Web Crush Wednesdays: Let’s Play Social Justice

When we get bored online, we all have different things we turn to. Some people reload their Tumblr dashboard until something interesting happens, some get lost on TV Tropes for hours, and some people turn to YouTube videos. While I’ve only briefly made it known that I do partake of Let’s Plays here and there (a Let’s Play being people on the internet recording themselves playing through a video game), my love for them goes much deeper than I’m willing to say. And sometimes that’s because these beloved Let’s Players are extremely problematic. In a over-saturated sea of content, it’s all too easy to run into players who make triggering statements or are just plain racist or sexist—apparently believing that if comedy isn’t “edgy”, it’s not comedy at all. Luckily, this is where Michael and his blog, Let’s Play Social Justice, come in.

Formerly known as Feminist Rooster Teeth, Let’s Play Social Justice encourages fans from all parts of the Let’s Play scene—from Game Grumps to Yogscast to AttackingTucans—to come together in a safe space when they may be told to silence themselves because they’re being “too sensitive” from other fans and the Let’s Players themselves. As Michael states concerning the purpose behind the Tumblr:

Let’s Play Social Justice is a blog that posts content regarding social justice & the Youtube Let’s Play community, both together & separately. It is a critical blog that posts/discusses worries, concerns and opinions from the fandoms of popular let’s players. LPSJ also posts trigger warnings, general fan posts/gifs and general social justice content.

LPSJ is a place for those who might otherwise feel ostracised in the let’s play community to be fans in their own way. It is a place for fans to come and find some solidarity where they otherwise might be told to shut up, or be sent hate. Anonymous asks are always on so that people can share critical opinions without fear of community backlash. LPSJ is a place that advocates that it is possible to be a fan of something without excusing oppressive content & slurs. It is possible to be a critical fan.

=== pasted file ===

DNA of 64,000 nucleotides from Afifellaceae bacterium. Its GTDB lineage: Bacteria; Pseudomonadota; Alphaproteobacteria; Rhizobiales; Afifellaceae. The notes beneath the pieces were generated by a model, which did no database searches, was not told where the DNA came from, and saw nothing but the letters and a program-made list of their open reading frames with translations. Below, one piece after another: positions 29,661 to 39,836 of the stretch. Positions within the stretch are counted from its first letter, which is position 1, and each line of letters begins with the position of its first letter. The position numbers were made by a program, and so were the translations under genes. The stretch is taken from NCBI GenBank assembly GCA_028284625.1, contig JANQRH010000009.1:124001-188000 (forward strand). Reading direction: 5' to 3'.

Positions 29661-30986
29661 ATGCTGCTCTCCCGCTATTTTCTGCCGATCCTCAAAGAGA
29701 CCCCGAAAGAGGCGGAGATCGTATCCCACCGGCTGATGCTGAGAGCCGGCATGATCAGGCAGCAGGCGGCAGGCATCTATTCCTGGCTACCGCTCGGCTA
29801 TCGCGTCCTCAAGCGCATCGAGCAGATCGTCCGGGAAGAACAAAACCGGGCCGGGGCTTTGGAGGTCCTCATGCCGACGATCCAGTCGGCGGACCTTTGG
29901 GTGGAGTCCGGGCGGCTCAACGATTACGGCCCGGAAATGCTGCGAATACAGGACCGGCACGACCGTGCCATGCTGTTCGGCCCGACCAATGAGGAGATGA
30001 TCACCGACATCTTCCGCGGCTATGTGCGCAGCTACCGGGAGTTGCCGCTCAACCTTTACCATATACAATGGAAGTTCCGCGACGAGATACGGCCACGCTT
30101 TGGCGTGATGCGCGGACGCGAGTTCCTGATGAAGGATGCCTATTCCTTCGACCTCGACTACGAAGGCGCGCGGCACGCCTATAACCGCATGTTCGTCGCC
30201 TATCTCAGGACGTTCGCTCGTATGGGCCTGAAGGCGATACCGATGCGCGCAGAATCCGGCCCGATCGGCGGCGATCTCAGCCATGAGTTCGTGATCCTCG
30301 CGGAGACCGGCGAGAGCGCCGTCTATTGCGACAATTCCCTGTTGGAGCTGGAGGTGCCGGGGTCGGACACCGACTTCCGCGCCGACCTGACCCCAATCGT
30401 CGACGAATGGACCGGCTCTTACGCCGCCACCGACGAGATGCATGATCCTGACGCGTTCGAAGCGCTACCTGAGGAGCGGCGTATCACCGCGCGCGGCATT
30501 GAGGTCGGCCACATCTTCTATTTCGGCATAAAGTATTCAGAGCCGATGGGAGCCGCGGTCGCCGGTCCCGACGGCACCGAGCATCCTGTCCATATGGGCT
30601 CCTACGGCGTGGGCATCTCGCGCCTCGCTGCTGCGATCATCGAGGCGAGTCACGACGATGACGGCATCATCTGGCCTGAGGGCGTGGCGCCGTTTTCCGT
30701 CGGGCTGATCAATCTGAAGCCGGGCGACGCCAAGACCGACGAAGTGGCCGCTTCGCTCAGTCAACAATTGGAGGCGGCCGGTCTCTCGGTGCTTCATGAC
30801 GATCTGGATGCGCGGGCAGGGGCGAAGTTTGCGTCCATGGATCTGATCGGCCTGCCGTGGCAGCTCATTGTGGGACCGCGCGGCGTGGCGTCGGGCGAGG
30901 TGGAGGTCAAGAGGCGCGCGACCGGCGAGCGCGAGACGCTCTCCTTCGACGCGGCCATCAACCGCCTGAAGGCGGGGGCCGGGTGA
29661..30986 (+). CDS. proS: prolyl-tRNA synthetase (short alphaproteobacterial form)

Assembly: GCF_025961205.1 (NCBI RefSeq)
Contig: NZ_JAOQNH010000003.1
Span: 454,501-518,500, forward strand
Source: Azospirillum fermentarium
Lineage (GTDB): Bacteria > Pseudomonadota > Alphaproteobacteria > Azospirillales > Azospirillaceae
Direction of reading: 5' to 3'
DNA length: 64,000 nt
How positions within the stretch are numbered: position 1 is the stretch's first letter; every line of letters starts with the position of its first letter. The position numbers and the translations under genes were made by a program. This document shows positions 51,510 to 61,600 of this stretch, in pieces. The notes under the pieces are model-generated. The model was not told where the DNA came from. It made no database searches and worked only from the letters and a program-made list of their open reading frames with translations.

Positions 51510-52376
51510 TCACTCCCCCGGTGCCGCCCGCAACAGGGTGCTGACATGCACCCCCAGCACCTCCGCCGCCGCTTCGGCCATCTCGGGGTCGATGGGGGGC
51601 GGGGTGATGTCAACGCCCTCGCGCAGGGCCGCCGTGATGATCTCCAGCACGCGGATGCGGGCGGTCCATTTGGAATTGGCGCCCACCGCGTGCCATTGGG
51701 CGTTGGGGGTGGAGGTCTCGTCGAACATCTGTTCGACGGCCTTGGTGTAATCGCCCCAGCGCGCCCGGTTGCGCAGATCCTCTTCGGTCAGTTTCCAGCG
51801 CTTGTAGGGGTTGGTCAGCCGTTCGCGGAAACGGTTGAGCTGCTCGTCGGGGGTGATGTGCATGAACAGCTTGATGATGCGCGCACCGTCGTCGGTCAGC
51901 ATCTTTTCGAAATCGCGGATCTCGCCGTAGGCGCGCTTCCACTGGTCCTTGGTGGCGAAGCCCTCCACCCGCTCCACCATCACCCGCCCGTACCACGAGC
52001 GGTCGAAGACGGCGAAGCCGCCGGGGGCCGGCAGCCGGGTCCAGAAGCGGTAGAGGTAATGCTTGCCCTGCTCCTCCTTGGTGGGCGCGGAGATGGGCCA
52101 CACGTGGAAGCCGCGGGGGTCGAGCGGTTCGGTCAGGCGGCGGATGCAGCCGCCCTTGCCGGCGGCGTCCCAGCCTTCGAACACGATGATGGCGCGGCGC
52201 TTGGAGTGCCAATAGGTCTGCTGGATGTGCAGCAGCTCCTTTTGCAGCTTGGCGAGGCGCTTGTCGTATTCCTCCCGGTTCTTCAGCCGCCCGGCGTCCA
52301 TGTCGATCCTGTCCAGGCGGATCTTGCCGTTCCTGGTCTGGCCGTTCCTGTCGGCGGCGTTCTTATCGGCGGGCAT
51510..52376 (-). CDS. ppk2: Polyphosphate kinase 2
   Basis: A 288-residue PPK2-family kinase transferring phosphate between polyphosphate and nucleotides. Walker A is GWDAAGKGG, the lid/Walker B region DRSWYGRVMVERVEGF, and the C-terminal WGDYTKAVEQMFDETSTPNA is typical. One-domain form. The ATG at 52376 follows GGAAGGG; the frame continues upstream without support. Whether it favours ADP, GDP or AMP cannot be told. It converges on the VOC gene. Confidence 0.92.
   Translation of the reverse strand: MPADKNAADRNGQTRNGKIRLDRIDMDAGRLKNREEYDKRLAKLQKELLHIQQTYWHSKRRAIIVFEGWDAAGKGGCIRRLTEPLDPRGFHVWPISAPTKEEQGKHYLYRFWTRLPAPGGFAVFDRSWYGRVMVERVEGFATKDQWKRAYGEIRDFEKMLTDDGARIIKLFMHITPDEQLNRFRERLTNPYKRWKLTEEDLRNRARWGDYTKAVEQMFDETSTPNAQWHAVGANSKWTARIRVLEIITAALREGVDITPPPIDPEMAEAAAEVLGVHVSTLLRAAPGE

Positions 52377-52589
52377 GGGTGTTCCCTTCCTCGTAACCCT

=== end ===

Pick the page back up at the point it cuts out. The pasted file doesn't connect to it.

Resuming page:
When YouTube's biggest star is an Let's Player, it might be time to give these things a closer examination. (Art by KyuuNatsuki @ DeviantArt)

When YouTube’s biggest star is a Let’s Player, it might be time to give these things a closer examination.
(Art by KyuuNatsuki @ DeviantArt)

In an era where the phrase “your fave is problematic” has become little more than a joke, it’s so important to keep reminding people that problematic things shouldn’t be shrugged off with a laugh. For fans, this means accepting that your fave probably is problematic, and what that actually entails. Fans need to know how their comments can hurt others, and how negligence of a deeper understanding of these issues only serves to hinder the community as a whole. As a fan of Rooster Teeth myself, I know full well the desire to want to just brush problematic things off since I do like most of them as people, but I also understand the hurt and discomfort that comes from hearing sometimes downright disgusting things come from their mouths. For content producers, LPSJ gives a good representation of things fans should look out for, and even just a basic way to go about figuring how and what to trigger warn for. Content is not produced in a bubble, and for those LPers with widespread audiences, it’s imperative to know exactly what kind of message you’re sending out to your audience—your audience will emulate you, and it’s up to you what kind of precedent you want to set.

Michael and the people who respond on LPSJ are incredibly helpful from the social justice side of things. It’s typical to see reasons why something is problematic (if asked) instead of just saying that it’s so. Given the general climate of the gaming community—which is really boiled down when it comes to LPers—having a space like this for educational and safety purposes is a huge undertaking, but one that is sorely needed. I definitely recommend giving this site a look if you want to know which LPers to watch out for in terms of problematic content, or maybe even just getting in touch with other fans who want to watch with a more critical eye. Check it out on Tumblr or Twitter.


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